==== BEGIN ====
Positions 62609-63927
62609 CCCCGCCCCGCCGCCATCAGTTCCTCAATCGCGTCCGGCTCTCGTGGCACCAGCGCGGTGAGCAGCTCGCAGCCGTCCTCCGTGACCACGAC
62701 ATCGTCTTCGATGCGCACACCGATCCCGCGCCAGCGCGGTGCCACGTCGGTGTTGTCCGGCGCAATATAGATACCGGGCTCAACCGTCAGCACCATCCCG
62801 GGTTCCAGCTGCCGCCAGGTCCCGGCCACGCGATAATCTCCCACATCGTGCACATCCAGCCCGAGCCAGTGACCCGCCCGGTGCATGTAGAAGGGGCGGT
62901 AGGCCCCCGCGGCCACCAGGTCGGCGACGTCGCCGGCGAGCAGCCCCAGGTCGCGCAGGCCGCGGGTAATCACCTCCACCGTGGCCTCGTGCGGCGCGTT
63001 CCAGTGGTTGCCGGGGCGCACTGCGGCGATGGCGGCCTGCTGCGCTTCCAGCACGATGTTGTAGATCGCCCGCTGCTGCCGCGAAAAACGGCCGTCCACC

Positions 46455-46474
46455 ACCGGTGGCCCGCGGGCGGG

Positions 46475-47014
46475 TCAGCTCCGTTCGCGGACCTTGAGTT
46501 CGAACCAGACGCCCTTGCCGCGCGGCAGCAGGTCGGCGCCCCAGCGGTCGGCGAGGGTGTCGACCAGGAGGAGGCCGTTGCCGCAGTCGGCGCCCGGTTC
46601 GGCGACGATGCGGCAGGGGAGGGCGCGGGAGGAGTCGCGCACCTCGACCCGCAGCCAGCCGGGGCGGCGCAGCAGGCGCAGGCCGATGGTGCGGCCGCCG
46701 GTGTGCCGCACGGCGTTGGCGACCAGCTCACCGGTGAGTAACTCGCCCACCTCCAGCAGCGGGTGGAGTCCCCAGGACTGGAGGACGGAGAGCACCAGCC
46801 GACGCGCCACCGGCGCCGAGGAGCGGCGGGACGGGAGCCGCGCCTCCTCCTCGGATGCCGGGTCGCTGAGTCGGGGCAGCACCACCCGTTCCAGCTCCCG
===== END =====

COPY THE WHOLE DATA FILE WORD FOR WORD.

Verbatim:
Positions 62609-63927
62609 CCCCGCCCCGCCGCCATCAGTTCCTCAATCGCGTCCGGCTCTCGTGGCACCAGCGCGGTGAGCAGCTCGCAGCCGTCCTCCGTGACCACGAC
62701 ATCGTCTTCGATGCGCACACCGATCCCGCGCCAGCGCGGTGCCACGTCGGTGTTGTCCGGCGCAATATAGATACCGGGCTCAACCGTCAGCACCATCCCG
62801 GGTTCCAGCTGCCGCCAGGTCCCGGCCACGCGATAATCTCCCACATCGTGCACATCCAGCCCGAGCCAGTGACCCGCCCGGTGCATGTAGAAGGGGCGGT
62901 AGGCCCCCGCGGCCACCAGGTCGGCGACGTCGCCGGCGAGCAGCCCCAGGTCGCGCAGGCCGCGGGTAATCACCTCCACCGTGGCCTCGTGCGGCGCGTT
63001 CCAGTGGTTGCCGGGGCGCACTGCGGCGATGGCGGCCTGCTGCGCTTCCAGCACGATGTTGTAGATCGCCCGCTGCTGCCGCGAAAAACGGCCGTCCACC

Positions 46455-46474
46455 ACCGGTGGCCCGCGGGCGGG

Positions 46475-47014
46475 TCAGCTCCGTTCGCGGACCTTGAGTT
46501 CGAACCAGACGCCCTTGCCGCGCGGCAGCAGGTCGGCGCCCCAGCGGTCGGCGAGGGTGTCGACCAGGAGGAGGCCGTTGCCGCAGTCGGCGCCCGGTTC
46601 GGCGACGATGCGGCAGGGGAGGGCGCGGGAGGAGTCGCGCACCTCGACCCGCAGCCAGCCGGGGCGGCGCAGCAGGCGCAGGCCGATGGTGCGGCCGCCG
46701 GTGTGCCGCACGGCGTTGGCGACCAGCTCACCGGTGAGTAACTCGCCCACCTCCAGCAGCGGGTGGAGTCCCCAGGACTGGAGGACGGAGAGCACCAGCC
46801 GACGCGCCACCGGCGCCGAGGAGCGGCGGGACGGGAGCCGCGCCTCCTCCTCGGATGCCGGGTCGCTGAGTCGGGGCAGCACCACCCGTTCCAGCTCCCG